Have you ever experienced a bottle of wine in the vineyard where the grapes came from? There is nothing like it in the world. I’m not a deeply religious man but I swear there is something magical about sipping a wine in its birthplace. You can taste the red clay soil and the strength and backbone it gives a wine. You can taste the delicate acid of the grapes because they were shaded by a California oak tree. You can taste the wind blowing through the valley and cooling off those vines to preserve the subtle flavors that make a wine so interesting. Every input, no matter how small, defines that wine and its character. Being in that place cements your understanding of a wine and you connect on a fundamental level with that bottle.
And it isn’t just me who is sipping the Kool-Aid. I’ve hosted hundreds of tastings in all different types of settings from white tablecloth restaurants, crowded event halls, cruise ships or barrel rooms. But as in life, the best things are usually the most simple.
A lot of my clients didn’t want for much – they had the means and the desire to taste at the best wineries around the world. They had been to Chateaus, Castles, Michelin Star Restaurants and everywhere in between. So, when they came to my winery, I never had any of that. We were a boot strapped family winery pushing Pinot Noir to keep the lights on.
All we had was the vineyard. So, 30 minutes before a tasting, I’d roll a barrel out into the vineyard, pop it up on its end, put some fresh glasses out with a perfectly decanted bottle and host visitors there. Simplicity at its finest. As I talked about the vineyard, the flavors of the wine were embodied in that place, and people got it, right away. It wasn’t me talking about hints of oak and strawberry. I loved talking about soil types, daily temperature swings and elevations within the vineyard. That was what was important to people. They wanted to know what was so special about the place. My clients would always tell me that the experience was the most enjoyable one they had on their trip, above the chateaus and castles and gimmicks that have weaseled their way into tasting rooms across wine regions everywhere. It was more exciting connecting with a place on a fundamental, natural, and delicious, level.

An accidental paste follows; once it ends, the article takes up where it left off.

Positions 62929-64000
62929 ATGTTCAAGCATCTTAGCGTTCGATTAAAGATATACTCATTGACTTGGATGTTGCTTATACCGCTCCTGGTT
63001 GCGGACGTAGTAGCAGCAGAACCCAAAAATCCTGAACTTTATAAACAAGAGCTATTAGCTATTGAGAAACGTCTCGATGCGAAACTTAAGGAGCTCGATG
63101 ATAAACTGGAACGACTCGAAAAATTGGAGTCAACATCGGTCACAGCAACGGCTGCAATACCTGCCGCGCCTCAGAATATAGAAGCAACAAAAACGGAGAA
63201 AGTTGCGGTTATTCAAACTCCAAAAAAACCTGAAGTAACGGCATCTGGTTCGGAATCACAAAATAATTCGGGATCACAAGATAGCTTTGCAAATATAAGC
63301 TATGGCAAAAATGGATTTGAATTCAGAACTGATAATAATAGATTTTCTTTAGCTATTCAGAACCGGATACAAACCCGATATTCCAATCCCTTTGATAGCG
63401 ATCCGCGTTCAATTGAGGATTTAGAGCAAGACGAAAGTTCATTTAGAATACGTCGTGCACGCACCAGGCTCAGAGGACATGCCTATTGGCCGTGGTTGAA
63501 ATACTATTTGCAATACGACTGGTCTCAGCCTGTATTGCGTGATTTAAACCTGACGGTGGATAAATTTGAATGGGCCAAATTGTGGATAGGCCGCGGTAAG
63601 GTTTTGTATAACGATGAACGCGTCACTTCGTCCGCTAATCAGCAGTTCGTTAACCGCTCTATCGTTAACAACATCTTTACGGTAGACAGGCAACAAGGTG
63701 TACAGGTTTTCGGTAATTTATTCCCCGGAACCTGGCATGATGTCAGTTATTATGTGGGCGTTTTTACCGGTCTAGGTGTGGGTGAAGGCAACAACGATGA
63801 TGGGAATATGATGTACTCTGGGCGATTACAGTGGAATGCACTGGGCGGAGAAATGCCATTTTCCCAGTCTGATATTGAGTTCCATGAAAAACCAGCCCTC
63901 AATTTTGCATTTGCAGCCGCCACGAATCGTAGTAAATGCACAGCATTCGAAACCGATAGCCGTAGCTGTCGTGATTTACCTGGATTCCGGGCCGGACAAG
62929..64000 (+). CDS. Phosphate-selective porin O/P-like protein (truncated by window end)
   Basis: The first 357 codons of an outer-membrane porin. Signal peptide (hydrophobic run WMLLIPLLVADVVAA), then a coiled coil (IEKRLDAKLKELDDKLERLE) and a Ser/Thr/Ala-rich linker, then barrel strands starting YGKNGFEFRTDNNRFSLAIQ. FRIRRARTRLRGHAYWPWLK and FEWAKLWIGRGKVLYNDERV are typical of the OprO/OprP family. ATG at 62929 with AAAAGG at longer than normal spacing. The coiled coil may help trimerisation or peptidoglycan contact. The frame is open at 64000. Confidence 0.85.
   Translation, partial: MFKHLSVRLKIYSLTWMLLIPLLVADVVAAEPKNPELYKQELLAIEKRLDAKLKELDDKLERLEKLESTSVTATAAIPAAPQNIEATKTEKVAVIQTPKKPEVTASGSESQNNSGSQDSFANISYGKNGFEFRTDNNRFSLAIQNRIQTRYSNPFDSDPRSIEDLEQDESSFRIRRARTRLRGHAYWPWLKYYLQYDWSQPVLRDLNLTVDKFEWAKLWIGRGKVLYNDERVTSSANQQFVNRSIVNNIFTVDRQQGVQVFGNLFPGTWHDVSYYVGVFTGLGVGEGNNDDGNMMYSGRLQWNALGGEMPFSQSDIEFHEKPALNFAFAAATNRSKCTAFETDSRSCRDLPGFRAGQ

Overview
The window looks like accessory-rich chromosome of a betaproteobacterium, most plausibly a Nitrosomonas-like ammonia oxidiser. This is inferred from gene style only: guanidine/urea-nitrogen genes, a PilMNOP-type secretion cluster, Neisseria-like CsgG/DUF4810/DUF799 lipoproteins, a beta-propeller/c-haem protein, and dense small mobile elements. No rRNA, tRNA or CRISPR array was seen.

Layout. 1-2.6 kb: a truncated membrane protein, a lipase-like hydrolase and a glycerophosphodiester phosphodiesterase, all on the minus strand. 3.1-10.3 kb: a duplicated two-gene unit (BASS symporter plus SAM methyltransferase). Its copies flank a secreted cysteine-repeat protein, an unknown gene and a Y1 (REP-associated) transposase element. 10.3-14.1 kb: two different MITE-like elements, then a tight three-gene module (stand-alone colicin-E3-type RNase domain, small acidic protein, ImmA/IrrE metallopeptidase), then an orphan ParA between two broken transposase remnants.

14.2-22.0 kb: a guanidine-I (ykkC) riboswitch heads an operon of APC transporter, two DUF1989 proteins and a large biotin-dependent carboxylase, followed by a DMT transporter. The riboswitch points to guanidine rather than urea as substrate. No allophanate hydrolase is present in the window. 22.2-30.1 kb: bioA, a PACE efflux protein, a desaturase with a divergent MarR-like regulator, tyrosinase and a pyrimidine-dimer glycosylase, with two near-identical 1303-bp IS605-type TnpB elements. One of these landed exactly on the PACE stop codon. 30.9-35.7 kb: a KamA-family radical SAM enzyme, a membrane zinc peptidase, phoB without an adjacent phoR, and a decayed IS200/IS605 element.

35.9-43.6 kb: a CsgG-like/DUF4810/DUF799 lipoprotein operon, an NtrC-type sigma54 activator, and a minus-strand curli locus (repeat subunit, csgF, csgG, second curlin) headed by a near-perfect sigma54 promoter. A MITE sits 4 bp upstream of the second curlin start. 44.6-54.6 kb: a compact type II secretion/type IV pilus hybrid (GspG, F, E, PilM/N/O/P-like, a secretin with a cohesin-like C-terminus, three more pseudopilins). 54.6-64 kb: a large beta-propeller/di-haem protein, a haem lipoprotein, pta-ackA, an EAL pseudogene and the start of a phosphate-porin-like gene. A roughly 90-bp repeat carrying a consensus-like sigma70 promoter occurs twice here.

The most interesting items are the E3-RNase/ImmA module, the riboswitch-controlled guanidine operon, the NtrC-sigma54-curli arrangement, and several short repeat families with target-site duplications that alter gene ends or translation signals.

That’s what a true wine is – taking a place and capturing it. The French don’t freely use the term winemaker. They call the person a vigneron, where you are guiding the grapes through the winery to best preserve their identity. Essentially, your only job is to just try not to screw them up! Just get out of the way and let the grapes speak their language.
One quote I always liked about farming was “The best fertilizer on Earth is the farmer’s shadow.” Those that care about growing the right way, that are committed to their craft and are as much a part of the land as any geographical feature is the ultimate difference maker. It comes down to a question of values and what is important to you. To Dean Folkvord, CEO of Wheat Montana and our partner in the Reserve project, it’s his farm and growing something special and indicative of Montana. And we are privileged to be working with the best.
That is what gets me so excited about looking at breads like this for the first time ever. When I taste our Reserve Breads, I don’t taste the rye pre-ferment or ancient grain soaker. I taste the high-elevation, low rainfall and cool nights and how that stresses the wheat, makes it work all that much harder, to produce focused and deep flavor. And having been to the farm and meeting Dean, I know we aren’t just spewing out marketing talk. You instantly get it the minute you step on his land. This is a special place and the grains that they are growing are unbelievable.
I know there will be no experience quite like standing in a field of Fortuna, talking with the farmer and breaking open a loaf of our bread.